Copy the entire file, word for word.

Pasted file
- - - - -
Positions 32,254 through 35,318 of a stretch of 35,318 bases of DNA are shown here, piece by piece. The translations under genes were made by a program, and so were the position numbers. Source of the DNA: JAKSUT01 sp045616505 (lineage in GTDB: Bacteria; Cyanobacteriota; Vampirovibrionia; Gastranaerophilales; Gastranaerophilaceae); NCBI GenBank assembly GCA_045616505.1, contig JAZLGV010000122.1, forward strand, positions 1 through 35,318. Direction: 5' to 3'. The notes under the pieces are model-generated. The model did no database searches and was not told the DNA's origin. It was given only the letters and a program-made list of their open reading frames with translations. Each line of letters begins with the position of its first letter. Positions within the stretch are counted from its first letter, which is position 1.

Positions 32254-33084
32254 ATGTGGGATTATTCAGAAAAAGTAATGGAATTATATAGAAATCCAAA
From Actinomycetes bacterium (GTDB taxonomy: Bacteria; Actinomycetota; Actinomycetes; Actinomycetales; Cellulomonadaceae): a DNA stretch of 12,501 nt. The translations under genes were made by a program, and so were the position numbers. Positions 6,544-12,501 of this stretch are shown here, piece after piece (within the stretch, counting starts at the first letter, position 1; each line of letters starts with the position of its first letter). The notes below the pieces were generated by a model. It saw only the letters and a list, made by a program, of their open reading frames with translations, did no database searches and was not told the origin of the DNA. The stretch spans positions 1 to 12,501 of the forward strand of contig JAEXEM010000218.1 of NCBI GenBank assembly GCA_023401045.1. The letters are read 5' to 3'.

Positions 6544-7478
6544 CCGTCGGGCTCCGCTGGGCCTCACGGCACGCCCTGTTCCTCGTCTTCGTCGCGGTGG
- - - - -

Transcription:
Positions 32,254 through 35,318 of a stretch of 35,318 bases of DNA are shown here, piece by piece. The translations under genes were made by a program, and so were the position numbers. Source of the DNA: JAKSUT01 sp045616505 (lineage in GTDB: Bacteria; Cyanobacteriota; Vampirovibrionia; Gastranaerophilales; Gastranaerophilaceae); NCBI GenBank assembly GCA_045616505.1, contig JAZLGV010000122.1, forward strand, positions 1 through 35,318. Direction: 5' to 3'. The notes under the pieces are model-generated. The model did no database searches and was not told the DNA's origin. It was given only the letters and a program-made list of their open reading frames with translations. Each line of letters begins with the position of its first letter. Positions within the stretch are counted from its first letter, which is position 1.

Positions 32254-33084
32254 ATGTGGGATTATTCAGAAAAAGTAATGGAATTATATAGAAATCCAAA
From Actinomycetes bacterium (GTDB taxonomy: Bacteria; Actinomycetota; Actinomycetes; Actinomycetales; Cellulomonadaceae): a DNA stretch of 12,501 nt. The translations under genes were made by a program, and so were the position numbers. Positions 6,544-12,501 of this stretch are shown here, piece after piece (within the stretch, counting starts at the first letter, position 1; each line of letters starts with the position of its first letter). The notes below the pieces were generated by a model. It saw only the letters and a list, made by a program, of their open reading frames with translations, did no database searches and was not told the origin of the DNA. The stretch spans positions 1 to 12,501 of the forward strand of contig JAEXEM010000218.1 of NCBI GenBank assembly GCA_023401045.1. The letters are read 5' to 3'.

Positions 6544-7478
6544 CCGTCGGGCTCCGCTGGGCCTCACGGCACGCCCTGTTCCTCGTCTTCGTCGCGGTGG